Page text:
Kartothek uses different types of inverted file indices to enable efficient partition pruning and improve query performance, see also Efficient Querying for more hints on how to optimize performance. This section describes the different types of indices, how to create them and how to interact with them

Principle in-memory representation

All currently supported kartothek index types are inverted indices and are mapping observed values of a given field to a list of partitions where they were observed.

In [1]: index_dct = {1: ["table/12345"], 2: ["table/12345", "table/6789"]}

Where, in this example, the value 42 is found in exactly one partition which is labeled table/partitionA=42/12345.

Users typically do not interact with indices directly since querying a dataset will automatically load and interact with the indices. For some applications it is still quite useful to interact with them directly.

All indices implement IndexBase which allows the user to interact with the indices in some useful ways.

In [2]: from kartothek.api.dataset import IndexBase

In [3]: index = IndexBase(column="FieldName", index_dct=index_dct)

In [4]: index.dtype
Out[4]: DataType(int64)

In [5]: index.observed_values()
Out[5]: array([1, 2])

In [6]: index.eval_operator(">=", 2)
Out[6]: {'table/12345', 'table/6789'}

In [7]: index.as_flat_series()
1    table/12345
2    table/12345
2     table/6789
Name: partition, dtype: object

Partition Indices

The first index type kartothek offers is a partition index. The partition index is created by partitioning a dataset in a hive-like partition scheme.

In [8]: df = pd.DataFrame(
   ...:     {
   ...:         "PartField": ["A"] * 5 + ["B"] * 5,
   ...:         "IndexedField": list(range(5)) + list(range(3, 8)),
   ...:         "Payload": [string.ascii_letters[i] for i in range(10)],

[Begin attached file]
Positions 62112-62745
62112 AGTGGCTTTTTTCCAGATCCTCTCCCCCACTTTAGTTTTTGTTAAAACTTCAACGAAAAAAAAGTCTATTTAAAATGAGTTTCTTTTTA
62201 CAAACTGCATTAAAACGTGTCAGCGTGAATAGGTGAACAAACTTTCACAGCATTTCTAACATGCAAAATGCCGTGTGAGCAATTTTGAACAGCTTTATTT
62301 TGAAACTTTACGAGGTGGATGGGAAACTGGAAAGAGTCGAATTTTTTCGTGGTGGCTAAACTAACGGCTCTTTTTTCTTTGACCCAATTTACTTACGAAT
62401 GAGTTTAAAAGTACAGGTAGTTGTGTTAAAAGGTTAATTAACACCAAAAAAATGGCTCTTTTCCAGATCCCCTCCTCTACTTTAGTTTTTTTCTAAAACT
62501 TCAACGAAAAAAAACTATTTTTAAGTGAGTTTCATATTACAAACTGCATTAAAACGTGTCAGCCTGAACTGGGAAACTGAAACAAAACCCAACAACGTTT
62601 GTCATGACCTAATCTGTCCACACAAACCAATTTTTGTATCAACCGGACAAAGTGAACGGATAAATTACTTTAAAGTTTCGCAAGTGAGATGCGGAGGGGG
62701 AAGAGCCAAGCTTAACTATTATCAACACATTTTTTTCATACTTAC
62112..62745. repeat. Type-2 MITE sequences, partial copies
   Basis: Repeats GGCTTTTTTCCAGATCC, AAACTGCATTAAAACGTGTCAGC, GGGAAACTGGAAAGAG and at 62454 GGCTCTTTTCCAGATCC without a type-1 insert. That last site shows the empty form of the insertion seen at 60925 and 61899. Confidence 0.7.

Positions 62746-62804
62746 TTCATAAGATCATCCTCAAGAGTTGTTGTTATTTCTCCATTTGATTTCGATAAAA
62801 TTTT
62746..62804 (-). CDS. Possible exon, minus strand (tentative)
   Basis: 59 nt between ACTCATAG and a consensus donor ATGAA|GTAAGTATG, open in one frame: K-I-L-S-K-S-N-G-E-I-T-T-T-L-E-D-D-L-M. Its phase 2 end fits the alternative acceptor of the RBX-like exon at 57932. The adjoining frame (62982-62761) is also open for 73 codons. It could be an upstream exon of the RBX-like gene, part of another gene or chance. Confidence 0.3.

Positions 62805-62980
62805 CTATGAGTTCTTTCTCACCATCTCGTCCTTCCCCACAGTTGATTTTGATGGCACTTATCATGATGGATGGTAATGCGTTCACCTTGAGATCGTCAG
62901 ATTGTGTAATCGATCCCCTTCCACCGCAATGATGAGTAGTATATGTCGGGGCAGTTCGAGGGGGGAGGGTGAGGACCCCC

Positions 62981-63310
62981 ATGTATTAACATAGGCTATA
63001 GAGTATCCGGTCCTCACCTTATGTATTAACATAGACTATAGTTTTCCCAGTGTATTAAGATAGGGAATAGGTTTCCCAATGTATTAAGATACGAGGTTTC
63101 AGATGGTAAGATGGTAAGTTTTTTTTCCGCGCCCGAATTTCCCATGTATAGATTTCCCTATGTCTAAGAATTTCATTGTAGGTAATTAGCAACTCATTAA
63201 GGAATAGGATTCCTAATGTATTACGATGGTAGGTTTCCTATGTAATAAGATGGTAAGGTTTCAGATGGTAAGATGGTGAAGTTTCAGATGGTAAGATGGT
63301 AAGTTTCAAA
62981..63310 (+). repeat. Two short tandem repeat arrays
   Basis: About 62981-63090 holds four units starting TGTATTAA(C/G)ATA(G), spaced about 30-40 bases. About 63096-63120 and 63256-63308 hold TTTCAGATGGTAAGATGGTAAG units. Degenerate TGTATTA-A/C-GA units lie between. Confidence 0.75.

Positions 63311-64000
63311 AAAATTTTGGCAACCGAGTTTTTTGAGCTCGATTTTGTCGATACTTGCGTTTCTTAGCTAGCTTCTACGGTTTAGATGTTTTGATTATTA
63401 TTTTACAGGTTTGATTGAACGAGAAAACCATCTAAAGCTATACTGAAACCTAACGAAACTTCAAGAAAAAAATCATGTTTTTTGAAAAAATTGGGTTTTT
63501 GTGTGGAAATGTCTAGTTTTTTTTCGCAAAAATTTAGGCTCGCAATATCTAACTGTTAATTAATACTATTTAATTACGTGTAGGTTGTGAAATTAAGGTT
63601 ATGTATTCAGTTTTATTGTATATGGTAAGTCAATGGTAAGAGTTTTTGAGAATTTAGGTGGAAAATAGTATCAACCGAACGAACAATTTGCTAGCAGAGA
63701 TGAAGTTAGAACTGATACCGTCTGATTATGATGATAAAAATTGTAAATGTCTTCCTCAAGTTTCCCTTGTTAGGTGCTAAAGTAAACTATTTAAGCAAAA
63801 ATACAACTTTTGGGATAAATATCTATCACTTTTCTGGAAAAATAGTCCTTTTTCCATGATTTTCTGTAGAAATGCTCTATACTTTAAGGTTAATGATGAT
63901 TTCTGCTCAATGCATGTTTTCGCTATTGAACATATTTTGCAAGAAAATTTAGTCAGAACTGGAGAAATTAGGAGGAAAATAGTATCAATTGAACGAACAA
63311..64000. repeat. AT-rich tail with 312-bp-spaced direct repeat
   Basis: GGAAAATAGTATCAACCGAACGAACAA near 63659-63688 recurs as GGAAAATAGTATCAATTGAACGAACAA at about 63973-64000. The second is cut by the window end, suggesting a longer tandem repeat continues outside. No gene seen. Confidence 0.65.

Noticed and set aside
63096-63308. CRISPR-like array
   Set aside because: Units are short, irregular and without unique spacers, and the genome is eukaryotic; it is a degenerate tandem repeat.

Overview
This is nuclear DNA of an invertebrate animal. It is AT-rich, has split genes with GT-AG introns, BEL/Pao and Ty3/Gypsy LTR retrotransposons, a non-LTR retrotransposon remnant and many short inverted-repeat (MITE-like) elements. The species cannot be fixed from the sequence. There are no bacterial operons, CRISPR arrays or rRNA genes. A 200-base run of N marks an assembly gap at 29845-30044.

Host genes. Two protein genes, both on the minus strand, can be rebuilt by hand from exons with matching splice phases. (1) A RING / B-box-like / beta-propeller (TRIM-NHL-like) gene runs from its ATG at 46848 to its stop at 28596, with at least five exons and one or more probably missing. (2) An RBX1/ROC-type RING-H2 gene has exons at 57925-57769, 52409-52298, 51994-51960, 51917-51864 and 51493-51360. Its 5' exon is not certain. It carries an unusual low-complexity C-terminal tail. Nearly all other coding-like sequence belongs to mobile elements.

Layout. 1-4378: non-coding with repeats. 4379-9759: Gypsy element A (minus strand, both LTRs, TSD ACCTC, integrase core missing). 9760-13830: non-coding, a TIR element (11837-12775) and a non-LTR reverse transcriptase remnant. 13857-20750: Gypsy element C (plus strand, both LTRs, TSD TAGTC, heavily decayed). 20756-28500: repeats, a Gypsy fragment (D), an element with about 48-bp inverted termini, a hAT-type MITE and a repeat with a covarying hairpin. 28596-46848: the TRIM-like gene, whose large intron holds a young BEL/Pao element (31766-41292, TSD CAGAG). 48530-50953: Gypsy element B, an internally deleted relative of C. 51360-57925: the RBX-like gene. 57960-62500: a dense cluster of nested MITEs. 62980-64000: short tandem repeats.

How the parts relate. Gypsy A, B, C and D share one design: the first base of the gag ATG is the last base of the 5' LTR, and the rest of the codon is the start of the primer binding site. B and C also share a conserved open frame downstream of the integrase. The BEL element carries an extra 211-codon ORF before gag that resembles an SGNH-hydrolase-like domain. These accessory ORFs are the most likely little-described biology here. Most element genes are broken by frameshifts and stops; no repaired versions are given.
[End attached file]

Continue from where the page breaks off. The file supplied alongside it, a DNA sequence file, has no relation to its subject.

...:     }
   ...: )

In [9]: dm = store_dataframes_as_dataset(
   ...:     store=store,
   ...:     dataset_uuid="indexing_docs",
   ...:     dfs=[df],
   ...:     partition_on=["PartField"],
   ...:     secondary_indices=["IndexedField"],
   ...: ).load_all_indices(store)

In [10]: sorted(store.keys())

In [11]: part_index = dm.indices["PartField"]

In [12]: part_index
Out[12]: PartitionIndex(column=PartField, dtype=string, creation_time=2021-04-13 13:38:34.721219, index_dct=['A', 'B'], _index_dct_available=True)

This kind of index is also called a primary index. This implies the property that a given file is guaranteed to only contain one unique value of the given field. This can also be observed when investigating the flat structure of the index.

In [13]: part_index.as_flat_series()
A    PartField=A/7330aa56f2a64059ad2d8e3f1b8a23d3
B    PartField=B/7330aa56f2a64059ad2d8e3f1b8a23d3
Name: partition, dtype: object

This property makes this kind of index very powerful if used correctly since it prunes the partitions exactly to the user query and enables exact removal of data when mutating datasets (see Mutating Datasets).

For data with high cardinality this kind of index is not well suited since it would result in a highly fragmented dataset with too many, too small files.

Secondary indices

Secondary indices are the most powerful type of indices which allow us to reference files without having to encode any kind of values in the keys. They can be created by supplying the secondary_indices keyword argument as shown above. The user interaction works similarly to the


A secondary index is persisted as a Parquet file with the following (Parquet) schema: The field name corresponds to the name of the column in the persisted DataFrame. The partition is a list of partition identifiers, as used in the keys of the partitions map and the data filename. (Note: the partition identifier is used instead of the data filename as a single partition can span multiple files containing different column sets using the same row selection.)


Every index has a well defined arrow data type which is usually inferred automatically and ensured to be consistent with the overall dataset schema.

In [14]: part_index.dtype
Out[14]: DataType(string)

Supported data types for indices include

  • bool

  • (u)int{8,16,32,64}

  • float{32,64}

  • str

  • bytes

  • pd.Timestamp (with and without timezones)



Nullable fields are not properly supported and depending on the used API, the behaviour may be slightly different.

In particular, the plain dataset API will usually drop nan/nulls silently while the Cube API will raise an exception.

See also